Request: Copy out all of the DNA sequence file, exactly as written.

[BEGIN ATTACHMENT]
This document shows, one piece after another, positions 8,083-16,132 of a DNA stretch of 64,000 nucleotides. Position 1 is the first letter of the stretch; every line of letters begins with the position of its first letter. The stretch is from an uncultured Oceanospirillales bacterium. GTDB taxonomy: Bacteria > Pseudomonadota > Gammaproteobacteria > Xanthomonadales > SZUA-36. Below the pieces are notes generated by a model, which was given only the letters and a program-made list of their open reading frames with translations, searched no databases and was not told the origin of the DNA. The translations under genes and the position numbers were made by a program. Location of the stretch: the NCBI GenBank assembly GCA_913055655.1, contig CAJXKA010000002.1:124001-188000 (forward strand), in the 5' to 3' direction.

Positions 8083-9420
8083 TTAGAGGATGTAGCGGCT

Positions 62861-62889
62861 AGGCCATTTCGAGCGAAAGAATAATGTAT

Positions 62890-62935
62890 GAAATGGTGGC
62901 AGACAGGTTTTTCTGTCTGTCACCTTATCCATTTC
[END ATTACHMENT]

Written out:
This document shows, one piece after another, positions 8,083-16,132 of a DNA stretch of 64,000 nucleotides. Position 1 is the first letter of the stretch; every line of letters begins with the position of its first letter. The stretch is from an uncultured Oceanospirillales bacterium. GTDB taxonomy: Bacteria > Pseudomonadota > Gammaproteobacteria > Xanthomonadales > SZUA-36. Below the pieces are notes generated by a model, which was given only the letters and a program-made list of their open reading frames with translations, searched no databases and was not told the origin of the DNA. The translations under genes and the position numbers were made by a program. Location of the stretch: the NCBI GenBank assembly GCA_913055655.1, contig CAJXKA010000002.1:124001-188000 (forward strand), in the 5' to 3' direction.

Positions 8083-9420
8083 TTAGAGGATGTAGCGGCT

Positions 62861-62889
62861 AGGCCATTTCGAGCGAAAGAATAATGTAT

Positions 62890-62935
62890 GAAATGGTGGC
62901 AGACAGGTTTTTCTGTCTGTCACCTTATCCATTTC